9. Complete but small subsystems for adventuring in dungeons and the wilderness
The near-boardgame nature of B/X means that it has tiny subsystems that cover exploring dungeons and the wilderness. Many of these come directly from OD&D's The Underworld & Wilderness Adventures but are either more clearly written or more discrete.
Examples of these subsystems are:
1. Resting - After moving for 5 turns, you must rest for 1 turn. (B19)
2. Opening stuck doors (B21)
3. Finding secret doors (B21)
4. Listening at doors (B21)
5. The whole "Order of Events in One Game Turn" (B23)
6. Wandering Monsters (B53)
Exploring the Wilderness
1. The "Order of Events in One Game Day" (X23)
2. the Evasion Table (X23)
3. Foraging (X51)
4. Becoming Lost (X56)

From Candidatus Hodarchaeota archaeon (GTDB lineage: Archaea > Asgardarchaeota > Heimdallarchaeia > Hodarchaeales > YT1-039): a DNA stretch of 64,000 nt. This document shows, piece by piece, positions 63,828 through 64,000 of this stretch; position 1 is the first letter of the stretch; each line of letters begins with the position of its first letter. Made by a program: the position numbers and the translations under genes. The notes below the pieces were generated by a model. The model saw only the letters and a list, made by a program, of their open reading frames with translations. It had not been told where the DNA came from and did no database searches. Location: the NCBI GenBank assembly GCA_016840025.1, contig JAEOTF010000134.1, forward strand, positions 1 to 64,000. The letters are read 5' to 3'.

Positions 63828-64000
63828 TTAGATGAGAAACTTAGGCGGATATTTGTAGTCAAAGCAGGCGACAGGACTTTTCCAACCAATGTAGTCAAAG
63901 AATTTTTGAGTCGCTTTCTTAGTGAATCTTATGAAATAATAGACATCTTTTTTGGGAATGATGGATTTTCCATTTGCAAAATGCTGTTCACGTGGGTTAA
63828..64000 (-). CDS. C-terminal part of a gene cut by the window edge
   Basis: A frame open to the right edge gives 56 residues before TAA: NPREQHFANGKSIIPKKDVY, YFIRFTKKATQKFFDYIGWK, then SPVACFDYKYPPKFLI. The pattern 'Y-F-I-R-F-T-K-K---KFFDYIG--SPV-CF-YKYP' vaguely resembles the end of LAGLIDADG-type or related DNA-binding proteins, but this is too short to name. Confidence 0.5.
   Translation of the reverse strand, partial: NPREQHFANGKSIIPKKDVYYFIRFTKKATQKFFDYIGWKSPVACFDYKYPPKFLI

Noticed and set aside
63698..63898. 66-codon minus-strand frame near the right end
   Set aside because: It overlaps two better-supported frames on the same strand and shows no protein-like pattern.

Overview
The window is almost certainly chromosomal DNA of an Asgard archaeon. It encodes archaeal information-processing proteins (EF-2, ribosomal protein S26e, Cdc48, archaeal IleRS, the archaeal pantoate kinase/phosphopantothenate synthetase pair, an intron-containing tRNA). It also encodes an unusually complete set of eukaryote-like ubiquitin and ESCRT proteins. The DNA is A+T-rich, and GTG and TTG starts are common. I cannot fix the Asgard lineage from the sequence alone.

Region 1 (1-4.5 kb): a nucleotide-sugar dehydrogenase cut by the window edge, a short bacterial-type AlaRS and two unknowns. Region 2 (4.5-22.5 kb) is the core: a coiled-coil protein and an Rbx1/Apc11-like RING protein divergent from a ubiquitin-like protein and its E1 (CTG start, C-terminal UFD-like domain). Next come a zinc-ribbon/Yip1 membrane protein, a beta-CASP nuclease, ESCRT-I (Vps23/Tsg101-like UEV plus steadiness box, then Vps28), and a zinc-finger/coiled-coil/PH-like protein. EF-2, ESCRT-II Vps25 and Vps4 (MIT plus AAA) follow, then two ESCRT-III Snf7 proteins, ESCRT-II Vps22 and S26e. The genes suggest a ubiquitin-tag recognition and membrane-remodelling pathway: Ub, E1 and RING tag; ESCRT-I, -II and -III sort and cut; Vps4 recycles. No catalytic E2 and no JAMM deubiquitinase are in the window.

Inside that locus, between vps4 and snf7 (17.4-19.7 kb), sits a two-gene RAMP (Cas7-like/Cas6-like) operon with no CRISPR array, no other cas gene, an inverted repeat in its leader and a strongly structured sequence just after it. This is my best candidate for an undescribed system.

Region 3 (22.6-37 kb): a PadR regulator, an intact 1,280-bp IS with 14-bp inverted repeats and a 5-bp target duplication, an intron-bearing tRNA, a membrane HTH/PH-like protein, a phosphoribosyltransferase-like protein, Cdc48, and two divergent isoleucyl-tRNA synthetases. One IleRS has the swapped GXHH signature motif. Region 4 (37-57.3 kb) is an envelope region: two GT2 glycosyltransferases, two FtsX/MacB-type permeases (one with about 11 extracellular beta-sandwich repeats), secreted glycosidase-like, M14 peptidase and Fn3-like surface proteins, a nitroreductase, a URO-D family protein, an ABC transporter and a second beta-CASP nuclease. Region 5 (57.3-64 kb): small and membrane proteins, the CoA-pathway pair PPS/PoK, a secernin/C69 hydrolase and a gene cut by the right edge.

5. Castle Encounters (X59)
6. Wilderness Encounters (X57)
Many of these subsystems may defeat verisimilitude (something I rarely if ever strive for in my games). Why are all of the doors in the dungeon stuck? Why did the patrol of medium horsemen chase us from the castle?
Because the rules say so or because I rolled it on a table.
Why do you have to pay $350 rent if you land on Park Place? Because the rules say so.
These rules/subsystems make the game very easy to run.
Dungeon Shorthand Sample
2 hours ago